This is such a beautiful story, it’s nearly impossible to select only one magic trick to highlight, but the way in which Warren interweaves the time metaphor throughout the characters and plot seems a good place to start.

Warren establishes the time theme in the third paragraph, breaking from the plot to describe quite eloquently how the experiences of a 9-year-old boy stand in one’s memories more than those from other ages. What you remember, Warren writes, “stands up big and full and fills up Time and is so solid that you can walk around and around it like a tree and look at it.” Warren, having set up his main point, can filter the rest of the story through that lens.

The blackberry winter, the tramp and the flood seem to arrive together, connected somehow. The men at the bridge talk of bracing for the hard times in life. Dellie, her home ravaged by the flood, is sick, perhaps realizing that one of those hard times has struck her family. Big Jebb personifies the tree of time, talking of time coming, time going, calmly waiting for the end of time. Warren wraps it all up in the final sentence, as the narrator looks back on the episode and admits that he has for his entire life remembered the day the tramp arrived at the farm.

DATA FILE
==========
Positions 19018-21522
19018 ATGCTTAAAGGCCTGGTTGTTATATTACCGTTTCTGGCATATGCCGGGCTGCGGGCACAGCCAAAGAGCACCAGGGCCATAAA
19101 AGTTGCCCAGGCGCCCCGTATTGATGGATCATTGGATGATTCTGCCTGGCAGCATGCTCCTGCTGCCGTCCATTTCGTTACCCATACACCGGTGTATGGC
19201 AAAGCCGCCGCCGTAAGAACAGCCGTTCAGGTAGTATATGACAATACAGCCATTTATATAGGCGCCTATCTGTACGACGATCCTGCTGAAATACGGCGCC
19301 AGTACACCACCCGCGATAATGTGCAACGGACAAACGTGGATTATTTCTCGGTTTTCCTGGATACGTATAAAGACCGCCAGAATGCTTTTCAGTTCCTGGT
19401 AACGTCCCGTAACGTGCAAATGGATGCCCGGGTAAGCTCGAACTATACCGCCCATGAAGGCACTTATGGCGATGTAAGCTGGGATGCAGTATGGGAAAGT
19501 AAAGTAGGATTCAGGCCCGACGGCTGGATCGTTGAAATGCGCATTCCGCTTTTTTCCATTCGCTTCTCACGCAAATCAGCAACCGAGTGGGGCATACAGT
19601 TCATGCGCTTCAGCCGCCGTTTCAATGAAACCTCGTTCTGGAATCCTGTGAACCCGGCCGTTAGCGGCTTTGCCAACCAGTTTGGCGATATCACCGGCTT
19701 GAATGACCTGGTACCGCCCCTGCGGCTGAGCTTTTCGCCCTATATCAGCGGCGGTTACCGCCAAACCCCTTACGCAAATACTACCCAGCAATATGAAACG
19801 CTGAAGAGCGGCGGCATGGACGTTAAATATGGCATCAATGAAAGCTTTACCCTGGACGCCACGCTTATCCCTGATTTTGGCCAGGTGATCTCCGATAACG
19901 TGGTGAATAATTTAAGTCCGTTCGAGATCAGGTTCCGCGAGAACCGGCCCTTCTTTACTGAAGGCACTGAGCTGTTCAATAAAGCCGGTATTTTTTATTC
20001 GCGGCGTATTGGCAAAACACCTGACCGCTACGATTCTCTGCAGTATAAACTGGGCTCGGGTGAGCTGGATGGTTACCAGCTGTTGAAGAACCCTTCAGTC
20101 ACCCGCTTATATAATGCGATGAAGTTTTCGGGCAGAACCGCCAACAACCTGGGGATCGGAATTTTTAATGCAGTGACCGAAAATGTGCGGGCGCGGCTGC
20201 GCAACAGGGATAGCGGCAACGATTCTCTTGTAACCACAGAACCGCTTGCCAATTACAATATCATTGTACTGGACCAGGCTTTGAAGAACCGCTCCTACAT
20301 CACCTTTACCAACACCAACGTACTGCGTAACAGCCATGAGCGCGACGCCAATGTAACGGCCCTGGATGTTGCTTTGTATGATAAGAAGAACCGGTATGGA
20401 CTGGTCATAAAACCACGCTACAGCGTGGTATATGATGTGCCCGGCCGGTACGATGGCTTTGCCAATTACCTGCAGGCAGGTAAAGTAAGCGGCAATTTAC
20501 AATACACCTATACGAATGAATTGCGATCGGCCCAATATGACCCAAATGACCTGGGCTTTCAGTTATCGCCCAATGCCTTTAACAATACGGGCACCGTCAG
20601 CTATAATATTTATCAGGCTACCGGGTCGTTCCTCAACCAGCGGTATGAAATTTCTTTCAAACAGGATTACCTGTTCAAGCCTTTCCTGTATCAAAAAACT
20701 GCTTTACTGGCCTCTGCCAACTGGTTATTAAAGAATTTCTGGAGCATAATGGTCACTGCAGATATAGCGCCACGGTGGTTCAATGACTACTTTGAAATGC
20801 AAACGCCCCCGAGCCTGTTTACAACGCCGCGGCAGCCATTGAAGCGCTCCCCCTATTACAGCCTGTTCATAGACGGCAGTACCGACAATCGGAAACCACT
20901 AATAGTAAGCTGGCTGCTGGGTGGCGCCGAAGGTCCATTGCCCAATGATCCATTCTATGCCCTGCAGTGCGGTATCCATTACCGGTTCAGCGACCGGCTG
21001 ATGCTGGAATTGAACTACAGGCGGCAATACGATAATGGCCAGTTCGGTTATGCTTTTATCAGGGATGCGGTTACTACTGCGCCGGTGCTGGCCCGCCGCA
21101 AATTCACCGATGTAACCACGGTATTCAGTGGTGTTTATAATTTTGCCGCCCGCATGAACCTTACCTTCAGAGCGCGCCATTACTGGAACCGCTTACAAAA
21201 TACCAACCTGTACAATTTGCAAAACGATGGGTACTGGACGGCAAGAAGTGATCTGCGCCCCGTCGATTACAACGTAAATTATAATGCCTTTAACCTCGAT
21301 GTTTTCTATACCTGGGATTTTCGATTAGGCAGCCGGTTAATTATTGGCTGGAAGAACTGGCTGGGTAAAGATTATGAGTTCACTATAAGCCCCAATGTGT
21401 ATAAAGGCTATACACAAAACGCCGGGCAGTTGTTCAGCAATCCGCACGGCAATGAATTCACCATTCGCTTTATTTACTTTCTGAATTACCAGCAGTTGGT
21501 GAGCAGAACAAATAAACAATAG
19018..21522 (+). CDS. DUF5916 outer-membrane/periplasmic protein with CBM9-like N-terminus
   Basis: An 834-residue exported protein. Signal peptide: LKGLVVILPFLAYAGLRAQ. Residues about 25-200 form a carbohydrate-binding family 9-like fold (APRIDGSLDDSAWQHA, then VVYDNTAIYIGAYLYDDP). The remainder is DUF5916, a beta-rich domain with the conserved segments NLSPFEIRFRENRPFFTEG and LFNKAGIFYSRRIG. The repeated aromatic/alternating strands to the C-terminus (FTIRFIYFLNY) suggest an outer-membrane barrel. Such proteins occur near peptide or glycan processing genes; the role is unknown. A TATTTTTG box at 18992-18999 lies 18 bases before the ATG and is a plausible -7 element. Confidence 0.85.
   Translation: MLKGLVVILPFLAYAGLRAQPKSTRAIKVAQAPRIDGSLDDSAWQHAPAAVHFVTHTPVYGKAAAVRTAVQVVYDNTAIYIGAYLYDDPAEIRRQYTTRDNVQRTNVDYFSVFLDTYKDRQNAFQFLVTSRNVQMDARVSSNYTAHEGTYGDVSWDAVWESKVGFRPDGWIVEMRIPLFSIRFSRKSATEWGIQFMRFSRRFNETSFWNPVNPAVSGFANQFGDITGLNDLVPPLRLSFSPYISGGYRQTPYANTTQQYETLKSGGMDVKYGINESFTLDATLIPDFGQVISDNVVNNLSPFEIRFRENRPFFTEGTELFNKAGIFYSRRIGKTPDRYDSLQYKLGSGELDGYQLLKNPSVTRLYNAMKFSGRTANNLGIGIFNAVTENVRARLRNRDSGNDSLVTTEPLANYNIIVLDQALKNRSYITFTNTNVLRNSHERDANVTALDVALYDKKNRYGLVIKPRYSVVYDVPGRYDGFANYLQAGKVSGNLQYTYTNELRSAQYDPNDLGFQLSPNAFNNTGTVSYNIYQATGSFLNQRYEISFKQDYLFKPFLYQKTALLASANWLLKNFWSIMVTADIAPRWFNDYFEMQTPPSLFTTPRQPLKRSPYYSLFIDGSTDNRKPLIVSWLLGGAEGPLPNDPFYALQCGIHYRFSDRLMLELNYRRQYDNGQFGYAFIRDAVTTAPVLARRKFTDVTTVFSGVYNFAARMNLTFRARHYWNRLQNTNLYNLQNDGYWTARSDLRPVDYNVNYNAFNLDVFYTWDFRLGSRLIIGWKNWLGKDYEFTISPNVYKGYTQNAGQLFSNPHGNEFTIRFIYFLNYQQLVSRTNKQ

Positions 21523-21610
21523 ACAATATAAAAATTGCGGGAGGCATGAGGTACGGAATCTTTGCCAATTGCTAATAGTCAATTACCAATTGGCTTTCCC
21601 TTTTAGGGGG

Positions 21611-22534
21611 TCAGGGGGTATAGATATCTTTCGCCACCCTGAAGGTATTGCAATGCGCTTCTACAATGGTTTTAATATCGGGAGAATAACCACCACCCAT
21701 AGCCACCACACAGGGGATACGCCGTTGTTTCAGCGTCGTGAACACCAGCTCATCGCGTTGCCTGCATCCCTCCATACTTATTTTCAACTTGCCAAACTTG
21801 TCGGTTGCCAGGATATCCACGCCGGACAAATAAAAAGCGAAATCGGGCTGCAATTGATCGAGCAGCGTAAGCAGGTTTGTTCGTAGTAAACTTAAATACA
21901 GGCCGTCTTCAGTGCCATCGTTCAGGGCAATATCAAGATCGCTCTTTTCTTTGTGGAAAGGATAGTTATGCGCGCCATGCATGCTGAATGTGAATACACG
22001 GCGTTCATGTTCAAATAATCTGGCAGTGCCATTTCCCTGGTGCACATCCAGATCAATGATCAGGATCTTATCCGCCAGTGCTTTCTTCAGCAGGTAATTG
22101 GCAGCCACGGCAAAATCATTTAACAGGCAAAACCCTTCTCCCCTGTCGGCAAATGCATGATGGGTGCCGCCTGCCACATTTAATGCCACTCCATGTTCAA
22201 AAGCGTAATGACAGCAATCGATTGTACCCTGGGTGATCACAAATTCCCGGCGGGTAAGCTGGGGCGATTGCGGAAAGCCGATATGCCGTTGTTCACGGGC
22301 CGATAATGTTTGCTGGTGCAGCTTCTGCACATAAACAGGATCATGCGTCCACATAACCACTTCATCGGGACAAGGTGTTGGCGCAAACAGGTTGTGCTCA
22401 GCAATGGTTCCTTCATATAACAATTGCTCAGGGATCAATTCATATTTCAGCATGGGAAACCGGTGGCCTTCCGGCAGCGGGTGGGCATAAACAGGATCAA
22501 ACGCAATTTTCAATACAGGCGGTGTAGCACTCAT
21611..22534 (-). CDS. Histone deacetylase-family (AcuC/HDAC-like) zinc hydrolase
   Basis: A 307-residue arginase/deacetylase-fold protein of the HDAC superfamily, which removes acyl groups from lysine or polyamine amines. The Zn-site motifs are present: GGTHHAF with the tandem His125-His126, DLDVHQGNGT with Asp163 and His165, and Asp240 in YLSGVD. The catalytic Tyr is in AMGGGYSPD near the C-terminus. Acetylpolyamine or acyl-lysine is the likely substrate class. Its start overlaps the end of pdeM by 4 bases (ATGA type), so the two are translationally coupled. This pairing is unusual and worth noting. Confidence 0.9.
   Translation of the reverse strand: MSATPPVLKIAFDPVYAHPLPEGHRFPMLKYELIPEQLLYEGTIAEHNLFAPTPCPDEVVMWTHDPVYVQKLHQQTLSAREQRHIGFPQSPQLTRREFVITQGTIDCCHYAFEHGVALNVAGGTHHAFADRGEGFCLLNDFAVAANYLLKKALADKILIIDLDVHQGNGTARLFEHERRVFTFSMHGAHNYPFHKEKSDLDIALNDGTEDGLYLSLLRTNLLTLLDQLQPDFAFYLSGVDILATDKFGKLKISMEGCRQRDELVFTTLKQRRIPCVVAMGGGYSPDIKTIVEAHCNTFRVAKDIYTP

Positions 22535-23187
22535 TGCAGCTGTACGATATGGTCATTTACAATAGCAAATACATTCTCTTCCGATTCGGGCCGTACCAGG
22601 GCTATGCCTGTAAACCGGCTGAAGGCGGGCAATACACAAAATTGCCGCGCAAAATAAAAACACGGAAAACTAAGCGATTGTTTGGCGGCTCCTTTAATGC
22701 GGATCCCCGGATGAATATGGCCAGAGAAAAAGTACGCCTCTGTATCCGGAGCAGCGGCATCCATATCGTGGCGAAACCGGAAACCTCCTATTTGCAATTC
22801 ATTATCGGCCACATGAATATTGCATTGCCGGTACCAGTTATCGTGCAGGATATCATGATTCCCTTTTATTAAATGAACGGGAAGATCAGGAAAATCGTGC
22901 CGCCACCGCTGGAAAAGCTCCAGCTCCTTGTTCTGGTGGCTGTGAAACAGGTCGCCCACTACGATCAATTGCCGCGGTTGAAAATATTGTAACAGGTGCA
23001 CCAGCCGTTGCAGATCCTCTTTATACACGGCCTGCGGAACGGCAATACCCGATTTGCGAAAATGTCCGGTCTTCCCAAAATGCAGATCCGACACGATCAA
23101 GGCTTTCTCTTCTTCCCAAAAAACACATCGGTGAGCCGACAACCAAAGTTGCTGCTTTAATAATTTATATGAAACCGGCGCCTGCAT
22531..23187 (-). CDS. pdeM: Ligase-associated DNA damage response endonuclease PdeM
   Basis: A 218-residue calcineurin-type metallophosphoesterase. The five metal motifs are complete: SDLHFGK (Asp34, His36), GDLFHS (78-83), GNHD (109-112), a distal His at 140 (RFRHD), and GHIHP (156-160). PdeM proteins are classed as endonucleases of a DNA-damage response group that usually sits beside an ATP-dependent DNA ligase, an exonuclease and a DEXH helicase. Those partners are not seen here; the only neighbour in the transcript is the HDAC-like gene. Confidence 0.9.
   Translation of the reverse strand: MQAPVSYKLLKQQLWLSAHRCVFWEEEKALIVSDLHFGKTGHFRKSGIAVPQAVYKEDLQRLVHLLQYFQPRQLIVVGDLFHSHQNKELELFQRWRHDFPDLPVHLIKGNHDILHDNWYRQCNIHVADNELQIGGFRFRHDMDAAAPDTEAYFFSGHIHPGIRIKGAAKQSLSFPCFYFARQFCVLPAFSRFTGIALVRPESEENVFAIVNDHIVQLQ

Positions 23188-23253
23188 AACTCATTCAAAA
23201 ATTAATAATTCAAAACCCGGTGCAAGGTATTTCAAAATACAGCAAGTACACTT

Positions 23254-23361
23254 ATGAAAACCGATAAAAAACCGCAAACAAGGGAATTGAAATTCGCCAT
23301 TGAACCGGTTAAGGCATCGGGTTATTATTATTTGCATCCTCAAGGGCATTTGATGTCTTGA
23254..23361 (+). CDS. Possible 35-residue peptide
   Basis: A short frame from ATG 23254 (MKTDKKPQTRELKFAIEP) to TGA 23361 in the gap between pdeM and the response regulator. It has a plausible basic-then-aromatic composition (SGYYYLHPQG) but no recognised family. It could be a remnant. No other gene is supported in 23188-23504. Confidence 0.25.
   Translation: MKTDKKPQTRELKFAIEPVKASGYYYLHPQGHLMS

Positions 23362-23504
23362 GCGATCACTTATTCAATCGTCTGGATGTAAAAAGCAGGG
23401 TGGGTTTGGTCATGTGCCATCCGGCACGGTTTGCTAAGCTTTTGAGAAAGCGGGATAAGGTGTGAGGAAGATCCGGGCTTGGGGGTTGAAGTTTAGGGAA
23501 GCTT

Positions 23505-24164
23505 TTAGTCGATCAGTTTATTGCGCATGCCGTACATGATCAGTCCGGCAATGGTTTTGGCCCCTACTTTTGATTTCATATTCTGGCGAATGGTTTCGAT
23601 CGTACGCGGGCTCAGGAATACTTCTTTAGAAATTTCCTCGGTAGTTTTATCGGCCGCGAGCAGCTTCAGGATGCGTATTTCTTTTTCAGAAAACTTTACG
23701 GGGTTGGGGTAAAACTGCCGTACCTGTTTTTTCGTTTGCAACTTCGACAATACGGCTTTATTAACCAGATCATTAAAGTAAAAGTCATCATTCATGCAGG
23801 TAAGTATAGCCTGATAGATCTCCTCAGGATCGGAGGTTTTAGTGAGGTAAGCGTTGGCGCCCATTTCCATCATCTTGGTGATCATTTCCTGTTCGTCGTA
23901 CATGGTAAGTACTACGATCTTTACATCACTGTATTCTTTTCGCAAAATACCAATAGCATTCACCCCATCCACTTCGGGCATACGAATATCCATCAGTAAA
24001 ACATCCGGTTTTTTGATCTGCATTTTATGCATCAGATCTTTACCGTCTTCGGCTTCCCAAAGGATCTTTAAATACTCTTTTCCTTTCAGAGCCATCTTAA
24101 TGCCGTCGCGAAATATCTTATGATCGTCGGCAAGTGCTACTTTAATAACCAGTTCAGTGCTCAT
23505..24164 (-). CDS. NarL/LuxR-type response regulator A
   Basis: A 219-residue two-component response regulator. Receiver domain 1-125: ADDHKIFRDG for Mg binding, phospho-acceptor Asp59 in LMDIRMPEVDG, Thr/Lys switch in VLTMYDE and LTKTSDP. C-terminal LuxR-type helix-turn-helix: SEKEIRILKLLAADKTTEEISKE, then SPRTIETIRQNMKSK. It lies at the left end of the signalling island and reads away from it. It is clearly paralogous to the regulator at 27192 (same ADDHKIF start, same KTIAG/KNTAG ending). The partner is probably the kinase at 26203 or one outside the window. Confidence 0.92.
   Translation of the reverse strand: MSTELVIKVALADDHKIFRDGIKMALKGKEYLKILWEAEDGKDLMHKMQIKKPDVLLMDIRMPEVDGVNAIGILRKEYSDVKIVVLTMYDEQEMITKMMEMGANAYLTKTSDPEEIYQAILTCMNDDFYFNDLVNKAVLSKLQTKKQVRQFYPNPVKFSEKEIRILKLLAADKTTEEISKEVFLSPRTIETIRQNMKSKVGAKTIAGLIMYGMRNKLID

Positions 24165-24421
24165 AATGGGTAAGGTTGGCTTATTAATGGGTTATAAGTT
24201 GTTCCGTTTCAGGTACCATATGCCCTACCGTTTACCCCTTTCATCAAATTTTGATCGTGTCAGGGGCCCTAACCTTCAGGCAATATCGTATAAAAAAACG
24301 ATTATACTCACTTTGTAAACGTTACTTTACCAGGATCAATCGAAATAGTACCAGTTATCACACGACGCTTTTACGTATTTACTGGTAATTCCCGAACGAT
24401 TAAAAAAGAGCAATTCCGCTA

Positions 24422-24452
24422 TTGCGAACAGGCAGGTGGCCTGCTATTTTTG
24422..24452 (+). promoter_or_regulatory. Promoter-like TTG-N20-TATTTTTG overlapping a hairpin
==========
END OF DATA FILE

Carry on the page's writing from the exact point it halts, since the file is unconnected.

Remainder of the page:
I am not often a fan of art that requires the artist to break from the piece in order to directly explain what the work of art is trying to say, as Warren does early in this story. But here, the technique works perfectly and the result is a rich, layered, and poetic consideration of time, memory and fate. And that’s quite a magic trick on Warren’s part.

The selection:

You are aware that time passes, that there is a movement in time, but that is not what Time is. Time is not a movement, a flowing, a wind then, but it is, rather, a kind of climate in which things are, and when a thing happens it begins to live and keeps on living and stands solid in Time like the tree that you can walk around. And if there is a movement, the movement is not Time itself, any more than a breeze is climate, and all the breeze does is to shake a little the leaves on the tree which is alive and solid.